A bald eagle is arguably one of the most majestic sights at the Lake of the Ozarks. Now, local volunteers are keeping an even closer eye on the Lake's bald eagle population.

Missouri Master Naturalist volunteers of the Lake of the Ozarks chapter have long given their time and provided financial support for the Lake’s annual Eagle Days in January. This spring, several members joined Missouri Eagle Watch, a Missouri Department of Conservation eagle nest monitoring program committed to the continued recovery of the bald eagle.

Volunteers were assigned the counties of Benton, Camden, Henry, Miller and Morgan. Nest locations on the Eagle Watch inventory were mapped and searched, and the absence of old nests was reported. Nests not yet on the inventory were reported, and each active nest was observed a minimum of three times from March through June. A nest was considered active if it had a female who was incubating eggs or if eaglets were observed in the nest.

Many of the previously inventoried nests were initially located by aerial survey and some locations were physically inaccessible by land, or land ownership could not be readily determined. Most of Missouri is private land, so volunteers had to locate the landowners and obtain permission to access the land. Ted Windels, whose assignment was Miller County, said landowners there were very supportive, allowing access, telling him the history of their nests, calling him with updates on fledglings and even giving him ATV rides to nest locations.

Volunteers traveled by boat, auto, ATV and on foot to locations ranging from lakeside subdivisions to a remote island. Each observation required a report with the goals of establishing the nest location, including GPS coordinates, describing the nest conditions and recording the number of eaglets that survived to fledge and leave the nest. Reports were sent to Eagle Watch for compilation.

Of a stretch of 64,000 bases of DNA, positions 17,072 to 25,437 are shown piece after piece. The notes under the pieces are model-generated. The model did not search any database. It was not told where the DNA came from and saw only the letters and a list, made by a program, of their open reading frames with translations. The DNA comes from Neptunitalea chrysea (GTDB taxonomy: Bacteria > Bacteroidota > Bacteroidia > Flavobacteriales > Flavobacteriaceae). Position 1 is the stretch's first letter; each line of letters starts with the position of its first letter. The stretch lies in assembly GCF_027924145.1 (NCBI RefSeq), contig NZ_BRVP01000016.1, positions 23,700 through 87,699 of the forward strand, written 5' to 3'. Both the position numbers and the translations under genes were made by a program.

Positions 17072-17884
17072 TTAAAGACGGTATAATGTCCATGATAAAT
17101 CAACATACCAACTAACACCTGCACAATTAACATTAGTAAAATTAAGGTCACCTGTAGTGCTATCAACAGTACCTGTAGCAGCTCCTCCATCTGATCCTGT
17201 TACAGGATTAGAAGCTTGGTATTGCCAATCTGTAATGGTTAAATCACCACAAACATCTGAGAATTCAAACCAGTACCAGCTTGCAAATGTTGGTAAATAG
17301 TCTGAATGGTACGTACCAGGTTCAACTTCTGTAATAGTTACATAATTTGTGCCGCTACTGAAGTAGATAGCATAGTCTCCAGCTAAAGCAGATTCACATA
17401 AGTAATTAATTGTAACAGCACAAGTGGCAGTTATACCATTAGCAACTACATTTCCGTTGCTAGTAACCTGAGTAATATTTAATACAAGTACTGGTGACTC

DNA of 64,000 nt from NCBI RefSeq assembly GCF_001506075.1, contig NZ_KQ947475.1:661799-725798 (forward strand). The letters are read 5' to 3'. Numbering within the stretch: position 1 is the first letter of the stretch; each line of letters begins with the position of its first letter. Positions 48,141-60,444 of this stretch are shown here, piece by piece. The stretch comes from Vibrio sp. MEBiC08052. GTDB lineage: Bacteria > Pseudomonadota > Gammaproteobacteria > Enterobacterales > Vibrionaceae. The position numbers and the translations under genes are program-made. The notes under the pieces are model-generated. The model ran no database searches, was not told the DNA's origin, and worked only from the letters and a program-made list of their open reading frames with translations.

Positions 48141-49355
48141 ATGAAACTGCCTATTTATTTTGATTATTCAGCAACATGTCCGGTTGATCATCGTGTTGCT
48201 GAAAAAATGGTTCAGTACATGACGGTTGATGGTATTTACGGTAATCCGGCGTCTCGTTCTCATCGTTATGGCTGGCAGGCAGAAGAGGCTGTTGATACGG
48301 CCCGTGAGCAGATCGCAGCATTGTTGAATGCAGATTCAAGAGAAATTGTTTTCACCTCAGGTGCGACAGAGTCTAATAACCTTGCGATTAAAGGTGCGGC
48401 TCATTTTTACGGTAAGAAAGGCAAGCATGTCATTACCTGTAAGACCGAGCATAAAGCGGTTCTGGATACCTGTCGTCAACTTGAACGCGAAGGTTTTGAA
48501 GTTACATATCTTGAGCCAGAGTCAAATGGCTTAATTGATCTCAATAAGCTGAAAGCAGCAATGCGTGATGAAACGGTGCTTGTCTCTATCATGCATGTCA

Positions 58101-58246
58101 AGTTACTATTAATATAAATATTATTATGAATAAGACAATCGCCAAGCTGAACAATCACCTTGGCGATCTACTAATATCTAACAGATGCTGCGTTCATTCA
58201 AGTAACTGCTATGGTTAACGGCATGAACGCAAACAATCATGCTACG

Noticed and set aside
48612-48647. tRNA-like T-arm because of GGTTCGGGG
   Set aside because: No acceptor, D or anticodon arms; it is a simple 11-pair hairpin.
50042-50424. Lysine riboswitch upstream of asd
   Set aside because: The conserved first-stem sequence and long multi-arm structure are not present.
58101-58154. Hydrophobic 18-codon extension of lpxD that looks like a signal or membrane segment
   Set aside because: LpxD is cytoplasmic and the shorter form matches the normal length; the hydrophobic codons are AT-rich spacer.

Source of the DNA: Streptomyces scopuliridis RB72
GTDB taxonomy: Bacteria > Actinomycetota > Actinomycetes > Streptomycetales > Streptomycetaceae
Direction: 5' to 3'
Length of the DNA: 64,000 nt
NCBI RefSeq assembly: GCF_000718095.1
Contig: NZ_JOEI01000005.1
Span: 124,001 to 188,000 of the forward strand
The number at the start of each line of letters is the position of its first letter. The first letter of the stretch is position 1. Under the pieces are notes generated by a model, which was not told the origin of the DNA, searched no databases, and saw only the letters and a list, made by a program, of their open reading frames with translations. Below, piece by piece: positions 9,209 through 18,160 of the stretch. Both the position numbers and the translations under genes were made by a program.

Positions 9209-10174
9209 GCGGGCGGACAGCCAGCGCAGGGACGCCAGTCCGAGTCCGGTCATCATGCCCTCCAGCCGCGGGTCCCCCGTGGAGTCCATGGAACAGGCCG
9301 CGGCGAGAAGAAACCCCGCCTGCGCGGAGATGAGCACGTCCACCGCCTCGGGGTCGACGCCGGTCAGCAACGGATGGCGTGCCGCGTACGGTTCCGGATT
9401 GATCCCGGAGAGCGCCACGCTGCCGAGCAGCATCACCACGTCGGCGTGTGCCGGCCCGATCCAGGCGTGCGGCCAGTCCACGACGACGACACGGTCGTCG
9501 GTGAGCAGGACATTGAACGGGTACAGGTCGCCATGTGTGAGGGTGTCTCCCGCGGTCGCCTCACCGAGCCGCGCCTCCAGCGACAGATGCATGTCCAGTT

Nationwide, our national symbol has made a dramatic comeback from the time it was listed as endangered, but it is still considered a Species of Concern in Missouri. Over half of all bald eagle chicks will not survive their first year.

During the observation period, in the Lake area there was a report of a fledgling electrocuted, an adult so injured by fishing tackle entanglement that it was euthanized, and two fledglings killed when their nest was destroyed by a storm. Ed Whitmore reported that Benton and Henry counties produced a total of 13 fledglings from 12 active nests. Miller County had 10 fledglings from five active nests. Data are not yet available from Camden and Morgan counties.

The Missouri Master Naturalist™ program is a community-based natural resource education and volunteer service program for adults, sponsored by

Missouri Department of Conservation and University of Missouri Extension.

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